Pinus monophylla

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Species Name: Pinus monophylla
Common Name: Single-leaf Pinyon

Beautifully shaped, smaller pine common in the Great Basin. Edible pine nuts. Slow growing, but very drought-tolerant. Does well in rocky soils. Excellent for wildlife, especially birds.

Plant Family: Pinaceae
Plant Type: Tree
Height by Width: 10-30' H x 10-20' W
Growth Habit: Upright, dense, mult-trunked
Deciduous/Evergreen: Evergreen
Growth Rate: Slow
Sun Exposure: Full sun
Soil Preference: Well-draining
Water Requirements: Drought-tolerant to occasional
Cold Hardy to: 15 degrees F
Flower Season: Cones
Flower Color: Cones
Endangered?: Not Listed
Distribution: Central/South/ Eastern High Sierra Nevada, Tehachapi, South East- Inner South Coast Ranges, Transverse Range, Peninsular Range, Desert Mtns, Northern Baja
Natural Habitat: Dry, rocky slopes in Pinyon/Juniper woodland from 3500-9000'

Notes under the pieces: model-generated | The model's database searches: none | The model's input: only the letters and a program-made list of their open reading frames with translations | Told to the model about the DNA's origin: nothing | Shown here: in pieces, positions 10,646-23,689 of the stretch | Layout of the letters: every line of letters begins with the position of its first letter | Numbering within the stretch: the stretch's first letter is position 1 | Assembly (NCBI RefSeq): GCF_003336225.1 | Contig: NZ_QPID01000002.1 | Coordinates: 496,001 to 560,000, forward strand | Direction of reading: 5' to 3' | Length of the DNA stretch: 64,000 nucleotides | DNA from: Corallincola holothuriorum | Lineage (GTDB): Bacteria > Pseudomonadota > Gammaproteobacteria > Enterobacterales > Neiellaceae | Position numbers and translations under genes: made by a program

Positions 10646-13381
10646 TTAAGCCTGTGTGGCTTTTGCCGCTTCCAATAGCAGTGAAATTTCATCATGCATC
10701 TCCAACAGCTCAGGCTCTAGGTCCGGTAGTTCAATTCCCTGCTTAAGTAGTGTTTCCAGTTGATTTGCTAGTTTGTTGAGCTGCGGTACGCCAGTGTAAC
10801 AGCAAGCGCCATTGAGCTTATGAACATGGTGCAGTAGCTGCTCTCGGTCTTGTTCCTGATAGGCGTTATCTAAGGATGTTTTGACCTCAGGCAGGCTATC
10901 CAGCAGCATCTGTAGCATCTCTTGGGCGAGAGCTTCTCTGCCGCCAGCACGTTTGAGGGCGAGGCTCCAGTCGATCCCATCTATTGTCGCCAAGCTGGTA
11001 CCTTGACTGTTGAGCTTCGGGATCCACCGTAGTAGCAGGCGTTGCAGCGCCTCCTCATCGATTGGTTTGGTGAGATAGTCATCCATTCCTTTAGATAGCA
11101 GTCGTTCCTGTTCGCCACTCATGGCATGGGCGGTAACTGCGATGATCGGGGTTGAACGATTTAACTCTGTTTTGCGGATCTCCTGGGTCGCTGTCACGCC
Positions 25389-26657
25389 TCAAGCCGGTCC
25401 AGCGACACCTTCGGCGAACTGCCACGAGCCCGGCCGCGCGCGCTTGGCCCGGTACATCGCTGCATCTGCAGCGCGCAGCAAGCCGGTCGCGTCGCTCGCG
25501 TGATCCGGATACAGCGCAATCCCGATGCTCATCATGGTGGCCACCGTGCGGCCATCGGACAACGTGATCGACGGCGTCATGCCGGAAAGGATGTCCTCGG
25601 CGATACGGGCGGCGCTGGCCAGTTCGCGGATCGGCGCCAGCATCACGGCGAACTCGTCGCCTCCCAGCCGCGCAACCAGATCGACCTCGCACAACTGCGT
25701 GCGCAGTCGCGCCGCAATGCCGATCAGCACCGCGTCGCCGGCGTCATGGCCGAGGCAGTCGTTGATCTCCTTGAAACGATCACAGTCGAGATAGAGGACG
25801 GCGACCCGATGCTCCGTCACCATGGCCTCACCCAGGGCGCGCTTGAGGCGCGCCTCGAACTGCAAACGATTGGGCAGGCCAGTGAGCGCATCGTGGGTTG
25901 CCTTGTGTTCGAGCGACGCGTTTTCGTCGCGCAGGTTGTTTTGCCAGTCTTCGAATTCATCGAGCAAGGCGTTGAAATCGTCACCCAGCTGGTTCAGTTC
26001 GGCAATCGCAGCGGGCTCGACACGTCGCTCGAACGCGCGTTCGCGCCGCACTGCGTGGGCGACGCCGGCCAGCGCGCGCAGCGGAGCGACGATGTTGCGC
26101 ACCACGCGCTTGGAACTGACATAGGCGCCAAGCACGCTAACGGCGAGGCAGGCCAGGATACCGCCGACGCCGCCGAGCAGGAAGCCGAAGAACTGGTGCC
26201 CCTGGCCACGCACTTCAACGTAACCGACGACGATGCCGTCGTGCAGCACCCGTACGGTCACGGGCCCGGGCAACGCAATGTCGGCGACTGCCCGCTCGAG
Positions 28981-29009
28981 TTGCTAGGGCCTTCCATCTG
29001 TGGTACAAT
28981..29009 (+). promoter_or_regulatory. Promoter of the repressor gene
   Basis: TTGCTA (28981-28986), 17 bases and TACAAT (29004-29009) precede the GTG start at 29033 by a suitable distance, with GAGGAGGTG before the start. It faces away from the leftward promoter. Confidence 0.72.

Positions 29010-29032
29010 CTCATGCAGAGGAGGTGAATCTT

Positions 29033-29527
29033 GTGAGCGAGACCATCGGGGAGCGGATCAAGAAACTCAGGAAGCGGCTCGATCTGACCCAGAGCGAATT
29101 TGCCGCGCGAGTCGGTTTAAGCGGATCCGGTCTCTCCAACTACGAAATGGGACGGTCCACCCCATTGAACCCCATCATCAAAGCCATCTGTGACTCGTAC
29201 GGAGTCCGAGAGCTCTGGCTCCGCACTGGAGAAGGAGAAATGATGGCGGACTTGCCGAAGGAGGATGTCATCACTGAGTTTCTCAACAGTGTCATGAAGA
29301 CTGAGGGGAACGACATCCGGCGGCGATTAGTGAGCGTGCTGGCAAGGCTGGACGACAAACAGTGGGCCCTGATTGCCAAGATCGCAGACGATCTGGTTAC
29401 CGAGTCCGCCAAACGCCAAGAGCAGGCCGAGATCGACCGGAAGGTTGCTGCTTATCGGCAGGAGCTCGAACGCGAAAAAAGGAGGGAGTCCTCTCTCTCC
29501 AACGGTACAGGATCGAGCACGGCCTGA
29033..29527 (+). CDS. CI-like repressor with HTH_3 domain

Songbird iconA.jpg Oak iconA.jpg Fragrant iconA.jpg Slope iconA.jpg Container iconA.jpg

Care and Maintenance

  • Introduced into cultivation in California by Theodore Payne.
  • From California Native Plants, Theodore Payne's 1941 catalog: "A very handsome low growing pine of compact habit especially desirable for its rich glaucous foliage. The needles come one in a place and are 1 1/2 to 2 inches long. Gallon cans, 50c."
Other Names
  • Bornstein, Carol, David Fross, and Bart O'Brien. California Native Plants for the Garden. Los Olivos, CA: Cachuma Press. 2005.
  • Harlow, Nora and Kristin Jakob. Wild Lilies, Irises, and Grasses: Gardening with California Monocots. Berkely and Los Angeles, CA: University of California Press. 2003.